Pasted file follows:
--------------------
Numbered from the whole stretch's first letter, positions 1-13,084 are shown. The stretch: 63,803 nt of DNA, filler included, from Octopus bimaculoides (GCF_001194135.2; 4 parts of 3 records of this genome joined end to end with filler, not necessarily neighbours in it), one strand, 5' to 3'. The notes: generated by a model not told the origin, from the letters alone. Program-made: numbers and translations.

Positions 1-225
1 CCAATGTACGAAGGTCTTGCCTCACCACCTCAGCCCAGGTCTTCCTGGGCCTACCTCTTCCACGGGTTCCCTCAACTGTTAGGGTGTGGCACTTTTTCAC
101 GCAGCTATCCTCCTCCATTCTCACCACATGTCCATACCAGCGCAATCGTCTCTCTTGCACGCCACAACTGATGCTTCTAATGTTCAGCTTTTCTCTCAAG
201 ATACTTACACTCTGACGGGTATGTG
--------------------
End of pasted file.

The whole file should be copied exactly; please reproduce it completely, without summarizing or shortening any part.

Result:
Numbered from the whole stretch's first letter, positions 1-13,084 are shown. The stretch: 63,803 nt of DNA, filler included, from Octopus bimaculoides (GCF_001194135.2; 4 parts of 3 records of this genome joined end to end with filler, not necessarily neighbours in it), one strand, 5' to 3'. The notes: generated by a model not told the origin, from the letters alone. Program-made: numbers and translations.

Positions 1-225
1 CCAATGTACGAAGGTCTTGCCTCACCACCTCAGCCCAGGTCTTCCTGGGCCTACCTCTTCCACGGGTTCCCTCAACTGTTAGGGTGTGGCACTTTTTCAC
101 GCAGCTATCCTCCTCCATTCTCACCACATGTCCATACCAGCGCAATCGTCTCTCTTGCACGCCACAACTGATGCTTCTAATGTTCAGCTTTTCTCTCAAG
201 ATACTTACACTCTGACGGGTATGTG